[To learn more about ETFs and the protections they offer, read, “Why Invest in ETFs: Explaining the Popularity of the Go-To Fund]

8. How can I protect myself when trading cryptocurrencies?

Does it mean you should never trade cryptocurrencies? 

No! 

Crypto has its advantages. For example, it can be stored digitally, which makes it hard to seize and easy to send across borders. It can also be used as a store of value. 

But at the same time there are some aspects of bitcoin that we need to keep in mind: while it has stood the test of 10 years of time, it’s still relatively brand new, so we don’t know what can and will happen next. Lingering questions remain: can bitcoin break down? Can someone eventually learn how to give it a bug? 

Today, its value is mostly speculative at the moment, yet it has the potential to be incredibly valuable. 

But we’re here to give you some sound advice. Don’t invest because of FOMO; invest because you understand its proposition and the potential behind it. A lot of people are investing in bitcoin because they see it as a kind of digital gold — an inflation hedge.

Believing in the value of something is a better reason to invest in it than, say, hype.

If you’re going to trade, you should thus be using a regulated, secure and low-cost platform.

Risk and return

The risk of an asset is not enough reason to avoid it. 

What matters is the return-risk ratio. Said differently, does the investment provide a higher risk-adjusted return compared to others?

Experts measure this through the Sharpe ratio, which shows the returns of an asset relative to its risk.

“Bitcoin is fearsomely volatile, but it has more than made up for that with appreciation,” said William Baldwin, a senior contributor at Forbes. 

“The Coin Metrics Bletchley Index clocks bitcoin’s Sharpe ratio over the past five years at 1.6. That compares (per Morningstar) with 1.1 for the Vanguard Balanced Index Fund, which is about as diversified as you can get using stocks and bonds.”

However, volatility should not be enough reason to ignore cryptocurrency.

As the Forbes chart above shows, $100 in bitcoin, despite the intervening volatility, has grown over five years to $10,000 while stocks and gold are still hovering between $200-$400. 

Diversification

Secondly, BTC shows almost zero correlation to the stock market, with a correlation coefficient of 0.01.

This means that when the stock market is falling, the BTC market does not follow suit. And as we know from the Modern Portfolio Theory, owning a portfolio of uncorrelated or negatively correlated assets minimises the risk of the investor.

Cryptocurrencies can thus be an additional way to further diversify your portfolio.

[To learn more about the importance of diversification, read “The Importance Of Diversification”] 

Consequently, instead of ignoring cryptocurrencies totally, you should be seeking to invest in them in a careful and strategic manner.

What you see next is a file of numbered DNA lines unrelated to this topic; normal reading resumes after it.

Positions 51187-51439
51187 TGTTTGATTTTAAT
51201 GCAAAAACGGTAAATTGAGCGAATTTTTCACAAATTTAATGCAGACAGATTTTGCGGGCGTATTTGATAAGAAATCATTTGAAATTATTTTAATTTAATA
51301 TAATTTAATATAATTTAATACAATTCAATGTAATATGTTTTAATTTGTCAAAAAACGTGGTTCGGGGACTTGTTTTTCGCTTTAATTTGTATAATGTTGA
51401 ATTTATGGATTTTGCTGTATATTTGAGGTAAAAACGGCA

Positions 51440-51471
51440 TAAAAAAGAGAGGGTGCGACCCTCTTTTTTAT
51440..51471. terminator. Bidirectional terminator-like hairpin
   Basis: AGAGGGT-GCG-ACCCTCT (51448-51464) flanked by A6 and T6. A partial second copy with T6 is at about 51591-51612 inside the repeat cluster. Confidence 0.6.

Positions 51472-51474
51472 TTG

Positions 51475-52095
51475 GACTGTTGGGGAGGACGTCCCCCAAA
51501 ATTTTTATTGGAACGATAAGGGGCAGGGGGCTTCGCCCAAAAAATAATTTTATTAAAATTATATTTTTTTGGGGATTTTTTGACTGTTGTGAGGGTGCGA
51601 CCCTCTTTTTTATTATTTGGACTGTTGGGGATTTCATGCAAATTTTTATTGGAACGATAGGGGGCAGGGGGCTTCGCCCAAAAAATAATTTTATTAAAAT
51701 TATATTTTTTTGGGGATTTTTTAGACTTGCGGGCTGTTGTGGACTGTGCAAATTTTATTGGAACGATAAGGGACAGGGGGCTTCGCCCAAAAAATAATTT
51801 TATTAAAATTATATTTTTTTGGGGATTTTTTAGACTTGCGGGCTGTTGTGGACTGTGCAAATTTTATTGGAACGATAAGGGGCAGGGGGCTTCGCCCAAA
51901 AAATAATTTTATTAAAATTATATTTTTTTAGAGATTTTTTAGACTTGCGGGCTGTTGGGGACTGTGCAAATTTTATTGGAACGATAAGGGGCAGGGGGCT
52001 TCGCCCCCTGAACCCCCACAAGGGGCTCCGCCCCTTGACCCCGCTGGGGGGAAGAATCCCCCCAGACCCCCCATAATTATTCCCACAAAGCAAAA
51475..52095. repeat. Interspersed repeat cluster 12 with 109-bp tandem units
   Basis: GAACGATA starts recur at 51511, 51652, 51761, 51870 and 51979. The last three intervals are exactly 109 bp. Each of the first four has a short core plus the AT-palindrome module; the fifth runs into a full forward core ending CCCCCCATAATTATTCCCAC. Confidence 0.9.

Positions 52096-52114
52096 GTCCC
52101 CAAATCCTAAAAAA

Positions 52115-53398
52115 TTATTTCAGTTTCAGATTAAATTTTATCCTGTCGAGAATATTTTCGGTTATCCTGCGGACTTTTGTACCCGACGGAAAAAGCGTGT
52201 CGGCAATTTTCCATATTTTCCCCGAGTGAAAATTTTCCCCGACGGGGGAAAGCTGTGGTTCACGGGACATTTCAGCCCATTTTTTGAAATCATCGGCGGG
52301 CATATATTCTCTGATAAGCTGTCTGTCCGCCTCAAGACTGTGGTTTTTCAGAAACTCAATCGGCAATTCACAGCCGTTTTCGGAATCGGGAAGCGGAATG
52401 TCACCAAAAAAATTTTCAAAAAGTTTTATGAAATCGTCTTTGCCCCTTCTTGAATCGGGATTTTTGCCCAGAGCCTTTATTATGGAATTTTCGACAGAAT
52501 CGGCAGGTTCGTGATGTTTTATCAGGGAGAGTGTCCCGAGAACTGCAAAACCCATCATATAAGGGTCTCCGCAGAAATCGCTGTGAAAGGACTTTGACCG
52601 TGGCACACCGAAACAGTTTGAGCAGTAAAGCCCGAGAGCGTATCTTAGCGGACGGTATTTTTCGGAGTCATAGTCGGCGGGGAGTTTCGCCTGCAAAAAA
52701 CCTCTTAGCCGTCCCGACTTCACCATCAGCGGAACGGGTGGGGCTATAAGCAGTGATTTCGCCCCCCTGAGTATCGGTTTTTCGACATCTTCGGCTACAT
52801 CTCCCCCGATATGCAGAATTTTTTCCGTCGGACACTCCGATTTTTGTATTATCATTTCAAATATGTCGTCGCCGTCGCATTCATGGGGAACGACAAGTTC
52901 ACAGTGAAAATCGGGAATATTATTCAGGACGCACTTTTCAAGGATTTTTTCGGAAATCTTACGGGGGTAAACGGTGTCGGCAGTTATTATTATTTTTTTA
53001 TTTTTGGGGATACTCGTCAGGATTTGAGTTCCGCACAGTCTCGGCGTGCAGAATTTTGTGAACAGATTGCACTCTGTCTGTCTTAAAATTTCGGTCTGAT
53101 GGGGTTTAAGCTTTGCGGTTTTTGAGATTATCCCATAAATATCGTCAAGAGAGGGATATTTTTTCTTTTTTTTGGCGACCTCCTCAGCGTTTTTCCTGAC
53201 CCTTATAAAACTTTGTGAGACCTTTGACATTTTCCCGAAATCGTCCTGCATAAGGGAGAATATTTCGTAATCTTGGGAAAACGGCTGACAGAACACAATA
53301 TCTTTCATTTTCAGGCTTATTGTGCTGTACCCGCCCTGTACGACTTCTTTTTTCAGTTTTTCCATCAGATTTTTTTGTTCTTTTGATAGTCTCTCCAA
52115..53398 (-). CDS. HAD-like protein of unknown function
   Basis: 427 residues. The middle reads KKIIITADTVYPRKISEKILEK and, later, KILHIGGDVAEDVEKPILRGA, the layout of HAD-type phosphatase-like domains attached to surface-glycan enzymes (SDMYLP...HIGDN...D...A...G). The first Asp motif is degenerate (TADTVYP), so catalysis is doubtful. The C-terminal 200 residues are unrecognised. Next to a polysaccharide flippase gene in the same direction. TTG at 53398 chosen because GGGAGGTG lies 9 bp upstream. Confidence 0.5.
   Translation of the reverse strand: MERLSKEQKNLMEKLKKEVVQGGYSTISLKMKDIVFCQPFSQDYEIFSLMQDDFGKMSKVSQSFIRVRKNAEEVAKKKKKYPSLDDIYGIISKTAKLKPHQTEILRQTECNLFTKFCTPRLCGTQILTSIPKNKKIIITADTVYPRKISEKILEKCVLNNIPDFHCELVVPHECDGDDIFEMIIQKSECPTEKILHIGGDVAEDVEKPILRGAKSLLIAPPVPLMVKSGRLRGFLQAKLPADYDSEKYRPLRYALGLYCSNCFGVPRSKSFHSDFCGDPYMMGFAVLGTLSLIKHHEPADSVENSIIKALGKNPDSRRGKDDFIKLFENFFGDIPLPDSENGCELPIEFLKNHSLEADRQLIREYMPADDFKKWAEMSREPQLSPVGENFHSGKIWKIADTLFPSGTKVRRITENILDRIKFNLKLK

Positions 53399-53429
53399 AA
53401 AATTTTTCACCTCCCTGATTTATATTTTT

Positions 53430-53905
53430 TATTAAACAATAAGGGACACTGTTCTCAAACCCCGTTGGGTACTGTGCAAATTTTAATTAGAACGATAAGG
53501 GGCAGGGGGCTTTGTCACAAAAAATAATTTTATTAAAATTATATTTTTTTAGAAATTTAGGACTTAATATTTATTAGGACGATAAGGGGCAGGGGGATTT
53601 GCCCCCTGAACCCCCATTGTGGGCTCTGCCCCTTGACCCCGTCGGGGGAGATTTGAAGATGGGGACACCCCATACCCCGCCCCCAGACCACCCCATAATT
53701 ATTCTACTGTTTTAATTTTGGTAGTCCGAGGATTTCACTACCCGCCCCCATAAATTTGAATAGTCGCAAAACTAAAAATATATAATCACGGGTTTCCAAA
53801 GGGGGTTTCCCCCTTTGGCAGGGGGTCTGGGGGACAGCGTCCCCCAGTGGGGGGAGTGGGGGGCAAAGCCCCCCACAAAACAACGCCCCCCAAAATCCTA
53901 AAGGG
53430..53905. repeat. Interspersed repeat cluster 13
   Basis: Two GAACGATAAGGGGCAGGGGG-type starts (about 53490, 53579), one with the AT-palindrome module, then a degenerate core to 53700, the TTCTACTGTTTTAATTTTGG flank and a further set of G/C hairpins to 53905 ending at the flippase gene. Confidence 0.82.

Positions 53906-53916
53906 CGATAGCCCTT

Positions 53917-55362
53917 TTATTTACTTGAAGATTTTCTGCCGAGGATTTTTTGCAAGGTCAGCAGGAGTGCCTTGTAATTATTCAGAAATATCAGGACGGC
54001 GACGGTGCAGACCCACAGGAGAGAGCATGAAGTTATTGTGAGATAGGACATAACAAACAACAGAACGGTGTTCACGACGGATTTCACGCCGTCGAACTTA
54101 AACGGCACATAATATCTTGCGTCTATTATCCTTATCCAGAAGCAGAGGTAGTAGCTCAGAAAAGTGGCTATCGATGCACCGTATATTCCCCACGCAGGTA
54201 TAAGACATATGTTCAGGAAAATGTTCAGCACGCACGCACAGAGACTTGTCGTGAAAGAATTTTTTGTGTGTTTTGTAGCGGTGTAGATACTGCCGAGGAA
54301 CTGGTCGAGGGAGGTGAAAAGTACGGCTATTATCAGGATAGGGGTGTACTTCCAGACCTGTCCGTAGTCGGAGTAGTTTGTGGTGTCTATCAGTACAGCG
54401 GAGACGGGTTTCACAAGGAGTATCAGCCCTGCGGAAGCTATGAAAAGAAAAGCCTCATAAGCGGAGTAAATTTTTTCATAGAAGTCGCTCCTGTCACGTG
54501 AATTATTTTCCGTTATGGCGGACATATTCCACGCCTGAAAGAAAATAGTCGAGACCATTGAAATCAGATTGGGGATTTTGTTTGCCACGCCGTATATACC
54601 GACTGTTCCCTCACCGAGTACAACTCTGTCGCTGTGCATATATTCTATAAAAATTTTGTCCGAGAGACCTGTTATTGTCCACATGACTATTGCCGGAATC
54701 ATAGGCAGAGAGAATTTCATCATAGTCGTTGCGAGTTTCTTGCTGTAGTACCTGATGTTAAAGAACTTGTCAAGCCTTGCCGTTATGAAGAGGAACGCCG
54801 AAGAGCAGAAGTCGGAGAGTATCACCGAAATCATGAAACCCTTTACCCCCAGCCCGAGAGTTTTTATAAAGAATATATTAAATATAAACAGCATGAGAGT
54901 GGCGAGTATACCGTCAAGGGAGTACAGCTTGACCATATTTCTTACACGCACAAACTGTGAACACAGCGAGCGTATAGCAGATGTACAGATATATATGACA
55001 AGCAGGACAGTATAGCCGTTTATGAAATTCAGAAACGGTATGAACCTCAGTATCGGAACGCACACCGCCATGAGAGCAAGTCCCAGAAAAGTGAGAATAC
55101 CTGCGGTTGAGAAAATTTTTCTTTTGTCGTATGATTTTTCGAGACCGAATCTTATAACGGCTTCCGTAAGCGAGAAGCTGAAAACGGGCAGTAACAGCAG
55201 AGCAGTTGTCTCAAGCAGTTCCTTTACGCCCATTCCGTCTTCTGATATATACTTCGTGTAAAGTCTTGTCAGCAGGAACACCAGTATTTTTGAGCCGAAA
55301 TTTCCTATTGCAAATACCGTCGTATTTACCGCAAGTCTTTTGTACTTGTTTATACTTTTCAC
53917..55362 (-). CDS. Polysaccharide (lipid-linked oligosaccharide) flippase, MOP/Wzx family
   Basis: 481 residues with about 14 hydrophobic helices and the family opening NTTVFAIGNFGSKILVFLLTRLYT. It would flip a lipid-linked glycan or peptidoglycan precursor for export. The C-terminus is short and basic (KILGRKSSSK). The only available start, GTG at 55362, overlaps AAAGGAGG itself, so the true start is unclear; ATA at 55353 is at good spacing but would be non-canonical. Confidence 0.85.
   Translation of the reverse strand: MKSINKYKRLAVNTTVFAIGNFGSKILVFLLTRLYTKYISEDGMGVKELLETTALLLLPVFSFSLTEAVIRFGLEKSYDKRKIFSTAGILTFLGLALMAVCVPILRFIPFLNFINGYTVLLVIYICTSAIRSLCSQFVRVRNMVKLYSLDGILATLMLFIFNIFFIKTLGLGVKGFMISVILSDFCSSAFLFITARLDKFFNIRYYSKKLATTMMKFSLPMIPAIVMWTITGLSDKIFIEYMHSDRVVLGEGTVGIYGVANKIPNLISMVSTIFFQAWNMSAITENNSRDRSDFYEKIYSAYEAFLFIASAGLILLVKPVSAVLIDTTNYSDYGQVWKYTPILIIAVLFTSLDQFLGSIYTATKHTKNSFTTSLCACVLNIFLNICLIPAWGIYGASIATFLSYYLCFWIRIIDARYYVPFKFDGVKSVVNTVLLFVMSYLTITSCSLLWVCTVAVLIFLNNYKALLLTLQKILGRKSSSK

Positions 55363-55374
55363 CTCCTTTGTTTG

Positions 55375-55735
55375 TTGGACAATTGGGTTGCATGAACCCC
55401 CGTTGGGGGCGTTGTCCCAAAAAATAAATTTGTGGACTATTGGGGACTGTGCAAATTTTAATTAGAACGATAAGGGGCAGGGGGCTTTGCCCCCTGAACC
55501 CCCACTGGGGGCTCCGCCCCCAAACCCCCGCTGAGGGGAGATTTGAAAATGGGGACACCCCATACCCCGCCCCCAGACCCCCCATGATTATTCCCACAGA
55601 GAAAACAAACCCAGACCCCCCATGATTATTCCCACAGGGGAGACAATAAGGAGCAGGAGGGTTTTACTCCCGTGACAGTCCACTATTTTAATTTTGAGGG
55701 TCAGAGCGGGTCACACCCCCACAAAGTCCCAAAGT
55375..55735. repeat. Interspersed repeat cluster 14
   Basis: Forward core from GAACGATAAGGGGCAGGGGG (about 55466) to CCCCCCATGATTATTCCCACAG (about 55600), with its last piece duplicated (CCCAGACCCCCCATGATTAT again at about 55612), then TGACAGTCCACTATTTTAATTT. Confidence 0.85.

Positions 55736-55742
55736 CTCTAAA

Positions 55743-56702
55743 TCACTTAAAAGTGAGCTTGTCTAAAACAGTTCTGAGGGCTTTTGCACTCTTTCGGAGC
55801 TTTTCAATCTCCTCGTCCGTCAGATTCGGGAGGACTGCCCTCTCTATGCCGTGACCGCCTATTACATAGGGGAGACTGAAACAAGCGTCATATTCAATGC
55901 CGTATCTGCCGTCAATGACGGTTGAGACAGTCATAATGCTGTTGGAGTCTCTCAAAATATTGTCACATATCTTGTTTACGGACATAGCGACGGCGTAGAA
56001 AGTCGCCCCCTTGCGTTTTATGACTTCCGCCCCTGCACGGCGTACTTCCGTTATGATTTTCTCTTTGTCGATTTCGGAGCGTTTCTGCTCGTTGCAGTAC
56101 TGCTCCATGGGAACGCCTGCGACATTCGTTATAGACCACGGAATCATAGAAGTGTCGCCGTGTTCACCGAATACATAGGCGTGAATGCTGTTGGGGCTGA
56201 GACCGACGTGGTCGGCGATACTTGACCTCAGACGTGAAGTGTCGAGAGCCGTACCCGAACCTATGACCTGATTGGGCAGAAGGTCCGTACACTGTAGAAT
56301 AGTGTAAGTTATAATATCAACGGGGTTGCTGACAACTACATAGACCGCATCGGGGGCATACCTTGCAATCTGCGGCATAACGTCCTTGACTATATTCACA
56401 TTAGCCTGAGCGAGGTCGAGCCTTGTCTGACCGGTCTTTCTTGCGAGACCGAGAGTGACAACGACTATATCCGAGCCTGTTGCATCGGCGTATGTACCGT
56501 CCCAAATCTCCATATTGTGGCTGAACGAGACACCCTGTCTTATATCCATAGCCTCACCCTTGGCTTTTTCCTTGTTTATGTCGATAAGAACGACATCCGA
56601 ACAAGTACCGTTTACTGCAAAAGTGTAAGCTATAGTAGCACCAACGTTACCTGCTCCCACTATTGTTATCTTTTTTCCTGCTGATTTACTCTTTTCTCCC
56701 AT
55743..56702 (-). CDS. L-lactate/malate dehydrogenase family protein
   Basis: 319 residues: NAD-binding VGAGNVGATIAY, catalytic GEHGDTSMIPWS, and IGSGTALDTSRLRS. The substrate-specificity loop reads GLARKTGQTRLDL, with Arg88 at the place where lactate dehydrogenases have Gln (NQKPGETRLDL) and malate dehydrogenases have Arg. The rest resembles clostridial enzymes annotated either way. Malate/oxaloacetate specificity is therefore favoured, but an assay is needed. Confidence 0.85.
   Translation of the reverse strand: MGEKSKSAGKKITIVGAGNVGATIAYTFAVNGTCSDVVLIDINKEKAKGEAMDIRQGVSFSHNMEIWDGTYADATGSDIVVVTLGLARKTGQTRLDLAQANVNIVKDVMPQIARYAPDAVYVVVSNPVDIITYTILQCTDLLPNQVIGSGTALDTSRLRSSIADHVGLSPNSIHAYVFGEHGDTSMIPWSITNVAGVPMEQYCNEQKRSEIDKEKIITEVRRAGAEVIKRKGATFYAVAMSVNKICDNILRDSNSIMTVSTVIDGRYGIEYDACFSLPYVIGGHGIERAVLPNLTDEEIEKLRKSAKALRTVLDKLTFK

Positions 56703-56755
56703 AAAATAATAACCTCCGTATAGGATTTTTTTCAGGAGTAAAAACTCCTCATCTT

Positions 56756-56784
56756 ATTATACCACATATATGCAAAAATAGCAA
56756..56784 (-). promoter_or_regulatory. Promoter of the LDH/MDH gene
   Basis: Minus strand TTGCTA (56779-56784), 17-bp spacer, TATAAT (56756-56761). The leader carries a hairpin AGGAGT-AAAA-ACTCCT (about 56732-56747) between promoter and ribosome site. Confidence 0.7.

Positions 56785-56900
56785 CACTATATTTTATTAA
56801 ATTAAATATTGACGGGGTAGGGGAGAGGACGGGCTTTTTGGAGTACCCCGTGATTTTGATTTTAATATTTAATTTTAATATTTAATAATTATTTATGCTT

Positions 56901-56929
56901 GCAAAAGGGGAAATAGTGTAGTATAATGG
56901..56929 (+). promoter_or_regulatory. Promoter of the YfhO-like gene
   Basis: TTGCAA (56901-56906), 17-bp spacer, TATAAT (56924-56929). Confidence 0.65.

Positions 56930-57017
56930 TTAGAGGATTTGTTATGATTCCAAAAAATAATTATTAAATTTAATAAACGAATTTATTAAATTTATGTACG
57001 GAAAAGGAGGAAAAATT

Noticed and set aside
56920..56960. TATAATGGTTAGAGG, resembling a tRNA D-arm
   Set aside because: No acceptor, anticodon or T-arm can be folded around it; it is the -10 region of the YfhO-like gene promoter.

Here are some ways you can do that: 

  • Stay with the popular ones: With more than 2,000 dead coins and more than 60% of ICOs failing, it is better to stay put with the popular cryptocurrencies (top 10) when investing. 
  • Risk management: Don’t have too much cryptocurrency in your portfolio. We suggest just 5% of your total investments (at this point). Chris Haroun, an award-winning MBA professor, agrees. Let the other 95% be in stocks, bonds, and ETFs.

[To learn more about ETFs and their benefits, read “Why Invest in ETFs? Explaining the Popularity of the Go-To Fund.” For stocks and bonds, read, “What are Stocks and Bonds?”]

  • Focus on the long term: In investing, time reduces risk. The longer you stay invested, the lower the risk of losing your money. The chart below is proof of this truism in the stock market. 

It’s the same in the crypto market. Focus on long-term investments instead of short-term trading, and you’ll reduce your overall risk.

Now that you know why cryptocurrencies could belong in your portfolio and how you can further minimise your risk when buying them, it is time to start building your investment portfolio. 

Schedule a free call with a Sarwa Wealth Advisor, and we’ll be happy to answer all your cryptocurrency questions and explain how bitcoin can be used to diversify your holdings.

Takeaways

  • Cryptocurrencies are digital currencies where transactions and ownership can be verified without the need for a central authority while keeping the anonymity of buyers and sellers.
  • Cryptocurrencies are valuable as a means of exchange/payment method, store of value, and investment asset.
  • Cryptocurrencies are popular because they provide anonymity, generate high returns, and protect users through blockchain technology.
  • Cryptocurrencies are legal in the UAE.
  • While cryptocurrencies are risky because of volatility and the high rate of failed ICOs, you can minimise risk by staying with popular coins, being careful of ICOs, making them a small part of your portfolio, and investing for the long term.  
Want to know more, talk to our advisory team they will be happy to help. Ready to invest in your future?
Important Disclosure:

The information provided in this blog is for general informational purposes only. It should not be considered as a personalized investment advice as this might not be suitable for everyone. Each investor should do their due diligence before making any decision that may impact his/her financial situation and should have an investment strategy that reflects his risk profile and goals. All investing is subject to risk, including the possible loss of the money invested. Examples provided are for illustrative purposes. Past performance does not guarantee future results. Data shared from third parties is obtained from what are considered reliable sources however cannot be guaranteed.